WASHINGTON — The United States has withdrawn negotiators from Pakistan after talks failed to produce an agreement on reopening NATO supply routes into Afghanistan, the Pentagon said June 11.
“The decision was reached to bring the team home for a short period of time,” Pentagon spokesman George Little told reporters.
The team of negotiators had been in Pakistan for about six weeks, he said, as U.S. officials had believed they were close to a deal with Islamabad to lift the blockade on NATO convoys.
But no breakthrough was imminent, and there was no scheduled time for a resumption of the negotiations, Little said.
Pakistan shut its border to NATO supply convoys in November after a botched U.S. air strike killed 24 Pakistani soldiers.
Members of the team started to leave over the weekend, and the remainder of the negotiators will soon return to the United States.
The comments came after Pakistan’s army chief, Gen. Ashfaq Kayani, refused last week to meet U.S. assistant defense secretary Peter Lavoy, who traveled to Pakistan to try to resolve the dispute.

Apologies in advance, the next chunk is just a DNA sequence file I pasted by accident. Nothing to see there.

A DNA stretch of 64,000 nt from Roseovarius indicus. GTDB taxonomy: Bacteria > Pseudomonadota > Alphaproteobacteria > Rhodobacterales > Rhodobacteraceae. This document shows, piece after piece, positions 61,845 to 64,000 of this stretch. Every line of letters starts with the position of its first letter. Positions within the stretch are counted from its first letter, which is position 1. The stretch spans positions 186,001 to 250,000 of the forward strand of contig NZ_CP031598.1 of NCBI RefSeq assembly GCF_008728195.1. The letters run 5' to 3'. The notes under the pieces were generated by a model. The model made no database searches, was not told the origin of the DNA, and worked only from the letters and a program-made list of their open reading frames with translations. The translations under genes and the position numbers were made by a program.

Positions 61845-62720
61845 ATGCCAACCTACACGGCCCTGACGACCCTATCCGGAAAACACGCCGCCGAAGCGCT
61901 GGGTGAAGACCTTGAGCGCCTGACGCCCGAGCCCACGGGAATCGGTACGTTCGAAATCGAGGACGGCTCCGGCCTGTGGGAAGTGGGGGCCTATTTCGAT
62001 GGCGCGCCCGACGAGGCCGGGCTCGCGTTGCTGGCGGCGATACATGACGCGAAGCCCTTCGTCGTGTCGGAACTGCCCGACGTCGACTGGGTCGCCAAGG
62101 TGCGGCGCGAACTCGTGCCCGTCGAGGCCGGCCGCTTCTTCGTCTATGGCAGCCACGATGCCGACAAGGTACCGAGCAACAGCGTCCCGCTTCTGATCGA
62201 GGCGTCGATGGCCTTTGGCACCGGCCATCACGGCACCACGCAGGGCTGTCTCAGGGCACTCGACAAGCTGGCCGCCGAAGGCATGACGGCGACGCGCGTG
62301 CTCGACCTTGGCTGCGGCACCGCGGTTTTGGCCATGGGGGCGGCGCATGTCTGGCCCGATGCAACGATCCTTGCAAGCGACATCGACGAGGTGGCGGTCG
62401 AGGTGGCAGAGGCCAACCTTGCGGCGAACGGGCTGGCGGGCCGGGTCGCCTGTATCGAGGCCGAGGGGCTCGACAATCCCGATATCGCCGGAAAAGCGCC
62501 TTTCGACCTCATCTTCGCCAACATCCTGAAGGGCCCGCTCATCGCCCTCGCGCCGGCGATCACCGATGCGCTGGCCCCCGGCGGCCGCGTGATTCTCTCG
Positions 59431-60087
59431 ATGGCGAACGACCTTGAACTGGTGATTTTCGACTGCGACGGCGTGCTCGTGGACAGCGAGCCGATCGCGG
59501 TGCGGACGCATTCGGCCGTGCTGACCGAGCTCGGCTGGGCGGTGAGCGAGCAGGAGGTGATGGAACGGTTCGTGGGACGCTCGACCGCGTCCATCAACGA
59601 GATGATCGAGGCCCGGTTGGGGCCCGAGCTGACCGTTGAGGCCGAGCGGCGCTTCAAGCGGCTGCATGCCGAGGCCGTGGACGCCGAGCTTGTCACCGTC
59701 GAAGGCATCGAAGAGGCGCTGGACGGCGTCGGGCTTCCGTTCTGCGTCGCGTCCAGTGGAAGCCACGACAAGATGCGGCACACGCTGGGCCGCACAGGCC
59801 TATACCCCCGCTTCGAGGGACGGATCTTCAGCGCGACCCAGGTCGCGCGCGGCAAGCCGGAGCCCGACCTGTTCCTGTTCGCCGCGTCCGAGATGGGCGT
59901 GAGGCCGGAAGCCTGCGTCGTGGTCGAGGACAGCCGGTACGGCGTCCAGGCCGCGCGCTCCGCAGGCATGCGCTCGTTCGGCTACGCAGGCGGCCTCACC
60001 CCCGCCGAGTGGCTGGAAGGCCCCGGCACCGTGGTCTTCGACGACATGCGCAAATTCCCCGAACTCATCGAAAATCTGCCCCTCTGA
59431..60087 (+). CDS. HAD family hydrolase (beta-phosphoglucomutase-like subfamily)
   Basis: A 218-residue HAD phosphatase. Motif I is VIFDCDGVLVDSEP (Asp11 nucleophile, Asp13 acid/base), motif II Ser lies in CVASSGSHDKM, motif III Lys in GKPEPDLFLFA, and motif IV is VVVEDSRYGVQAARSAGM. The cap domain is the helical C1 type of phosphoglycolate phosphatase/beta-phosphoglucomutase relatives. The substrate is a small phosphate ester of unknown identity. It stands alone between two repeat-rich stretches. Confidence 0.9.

The roads through Pakistan are a crucial logistical link for NATO as it plans a large-scale withdrawal of combat troops and equipment by the end of 2014.
But U.S. officials have so far rejected Pakistani proposals to charge steep fees of several thousand dollars for each alliance truck crossing the border. Washington has also refused to issue an explicit apology for the lethal air raid.
The stalled negotiations also coincide with June 7 remarks by U.S. Defense Secretary Leon Panetta, in which he accused Islamabad of failing to crack down on Haqqani insurgents operating inside Pakistan and attacking U.S.-led troops in neighboring Afghanistan.